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This problem has nothing to do with float vs double accuracy. Float has more than enough accuracy for this, and in fact Processing uses float for everything by default, so any double values you try to use will just get lost anyway.

All of your problems are caused by this line:

for (Planet p: planets) {
    mv.add(p.speed.mult(p.mass));
}

Particularly this bit:

p.speed.mult(p.mass)

This line multiplies each planet's speed by its mass.

You might be thinking that p.speed.mult(p.mass) will leave the original p.speed PVector unchanged, but this isn't the case. PVector is not immutable, so calling the mult() function changes the underlying PVector instance.

Your first two planets have a mass of 1, so this line doesn't really affect them. But your third planet has a mass of 10, which means you're multiplying its speed by 10 every single frame.

You can test this by simply changing the mass of one of your original planets to 10 or even 2, or by changing the mass of the third planet to 1.

So, to fix your main problem, just get rid of this line, or change it so that it doesn't modify the p.speed PVector.

More info can be found in the Processing reference for PVector#mult():

Multiplies a vector by a scalar. The version of the method that uses a float acts directly on the vector upon which it is called (as in the first example above). The versions that receive both a PVector and a float as arguments are static methods, and each returns a new PVector that is the result of the multiplication operation.

Basically, you could change that line to this:

PVector.mult(p.speed, p.mass)

That will leave p.speed unchanged and return a copy with the multiplied value.

Taking a step back, you're going to have another issue because your planets can get arbitrarily close to each other. In other words, their distance can approach (or equal) zero. This doesn't happen in real life, and if it does, you can bet things are going to go crazy. So you're going to have crazy "gravity assists" if things get too close. You might consider limiting their distances.

If you have further questions, it'll be easier to help you if you work from this MCVE instead of posting your whole project:

PVector planetOneLocation = new PVector(300, 200);
PVector planetOneSpeed = new PVector(0, -.1);
float planetOneMass = 1;

PVector planetTwoLocation = new PVector(100, 200);
PVector planetTwoSpeed = new PVector(0, .1);
float planetTwoMass = 10;

float g = 5;

void setup() {
  size(500, 500);
}

void draw() {

  updatePlanetOne();
  updatePlanetTwo();

  planetOneLocation.add(planetOneSpeed);
  planetTwoLocation.add(planetTwoSpeed);

  background(0);

  ellipse(planetOneLocation.x, planetOneLocation.y, 10*planetOneMass, 10*planetOneMass);
  ellipse(planetTwoLocation.x, planetTwoLocation.y, 10*planetTwoMass, 10*planetTwoMass);
}

void updatePlanetOne() {
  PVector accDir = PVector.sub(planetTwoLocation, planetOneLocation);
  float a = g * planetOneMass / (accDir.mag() * accDir.mag());
  accDir.normalize();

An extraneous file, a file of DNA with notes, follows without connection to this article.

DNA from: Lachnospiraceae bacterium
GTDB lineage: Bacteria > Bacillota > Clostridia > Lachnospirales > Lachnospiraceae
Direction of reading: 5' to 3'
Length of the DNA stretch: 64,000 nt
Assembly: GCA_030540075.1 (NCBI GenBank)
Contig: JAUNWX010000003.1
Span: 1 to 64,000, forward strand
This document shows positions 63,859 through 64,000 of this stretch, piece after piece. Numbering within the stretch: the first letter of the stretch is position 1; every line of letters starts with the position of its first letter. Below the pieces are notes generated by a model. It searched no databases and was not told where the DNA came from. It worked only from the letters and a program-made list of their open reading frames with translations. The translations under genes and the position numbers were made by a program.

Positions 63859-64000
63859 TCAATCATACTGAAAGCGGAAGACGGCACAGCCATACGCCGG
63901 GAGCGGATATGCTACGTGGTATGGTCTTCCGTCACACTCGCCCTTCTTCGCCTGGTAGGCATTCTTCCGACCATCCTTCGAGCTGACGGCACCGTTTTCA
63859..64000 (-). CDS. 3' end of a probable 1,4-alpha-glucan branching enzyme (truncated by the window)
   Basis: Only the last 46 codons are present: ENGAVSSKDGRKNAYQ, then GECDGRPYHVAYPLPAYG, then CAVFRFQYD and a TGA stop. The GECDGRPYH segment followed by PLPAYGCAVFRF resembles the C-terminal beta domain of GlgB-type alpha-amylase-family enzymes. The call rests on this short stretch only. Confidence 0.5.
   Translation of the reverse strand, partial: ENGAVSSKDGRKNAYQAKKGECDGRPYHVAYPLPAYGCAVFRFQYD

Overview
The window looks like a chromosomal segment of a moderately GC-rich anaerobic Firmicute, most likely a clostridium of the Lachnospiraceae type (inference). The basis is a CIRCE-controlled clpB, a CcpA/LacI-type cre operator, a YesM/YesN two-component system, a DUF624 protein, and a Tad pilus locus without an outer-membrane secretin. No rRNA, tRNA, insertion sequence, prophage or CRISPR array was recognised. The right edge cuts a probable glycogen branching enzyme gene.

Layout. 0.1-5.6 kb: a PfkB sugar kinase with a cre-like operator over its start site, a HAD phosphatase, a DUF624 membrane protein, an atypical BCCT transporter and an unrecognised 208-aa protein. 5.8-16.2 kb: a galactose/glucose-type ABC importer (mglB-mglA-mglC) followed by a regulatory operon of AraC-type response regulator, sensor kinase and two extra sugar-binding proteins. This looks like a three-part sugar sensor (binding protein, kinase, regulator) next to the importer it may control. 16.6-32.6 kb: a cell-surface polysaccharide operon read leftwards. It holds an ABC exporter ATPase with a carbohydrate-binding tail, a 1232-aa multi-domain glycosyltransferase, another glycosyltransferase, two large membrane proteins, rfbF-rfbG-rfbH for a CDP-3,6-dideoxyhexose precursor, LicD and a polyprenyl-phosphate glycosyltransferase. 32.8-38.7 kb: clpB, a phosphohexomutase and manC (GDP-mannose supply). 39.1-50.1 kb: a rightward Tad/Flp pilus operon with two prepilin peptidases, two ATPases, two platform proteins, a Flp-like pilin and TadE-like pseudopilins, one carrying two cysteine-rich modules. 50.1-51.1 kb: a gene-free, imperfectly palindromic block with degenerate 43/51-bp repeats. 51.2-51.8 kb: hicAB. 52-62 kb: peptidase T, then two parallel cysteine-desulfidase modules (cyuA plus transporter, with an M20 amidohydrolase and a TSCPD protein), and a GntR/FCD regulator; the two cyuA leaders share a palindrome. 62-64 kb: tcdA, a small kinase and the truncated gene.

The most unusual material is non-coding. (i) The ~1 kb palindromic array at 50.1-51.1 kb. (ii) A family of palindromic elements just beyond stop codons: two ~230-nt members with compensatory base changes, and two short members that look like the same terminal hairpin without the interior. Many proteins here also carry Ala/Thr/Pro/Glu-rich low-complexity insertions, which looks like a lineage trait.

PVector acceleration = accDir.mult(a);
  planetOneSpeed.add(acceleration);
}

void updatePlanetTwo() {
  PVector accDir = PVector.sub(planetOneLocation, planetTwoLocation);
  float a = g * planetTwoMass / (accDir.mag() * accDir.mag());
  accDir.normalize();
  PVector acceleration = accDir.mult(a);
  planetTwoSpeed.add(acceleration);
}
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  • Hey Kevin thanks for the great post! This explains some of the bug! Nicely done. However I must say that if you set the initial speed of both planets to 0 they still go crazy(also 0.01). Just wait one moment before you say 'Hey I have mentioned the distance thing and they are sure to go crazy', think about this model where two rigi singular mass interact in close distance in real life, no matter how they move, they end up following the newton's law(we are not going into more advanced astronomic here because that's not our model). And that is not the case your/my script reflect.
    – shi
    May 13, 2016 at 16:39
  • By reading other's comment I know that my integration engine is not so stable. So there is something still need to be done to make this script work properly. That's why I up-voted your post but I did not accept it. P.S. Thanks for the tip of MCVE. Will do next time :D
    – shi
    May 13, 2016 at 16:39
  • This answers the question of why your third planet goes crazy. If you have another question about two planets that are close together going crazy, please create a second post that focuses on just that problem. Make sure to include a minimal reproducible example. May 13, 2016 at 16:44
  • Sorry but I am afraid it did not answer the question completely. I comment out mv.add(p.speed.mult(p.mass)); and I still see them rocketing away.
    – shi
    May 13, 2016 at 16:59
  • @shi When I comment out that line, your code works fine for me. It sounds like you might have added another line that does something similar. Please post an updated minimal reproducible example with the latest code you're running. May 13, 2016 at 17:02
0

The problem is in the integrating part. The one used is an Euler Integrator and it's not very accurate. Verlet integration is normally used for physics simulation.

Quoting Ilmari Karonen's Answer, verlet can be implemented as:

acceleration = force(time, position) / mass;
time += timestep;
position += timestep * (velocity + timestep * acceleration / 2);
newAcceleration = force(time, position) / mass;
velocity += timestep * (acceleration + newAcceleration) / 2;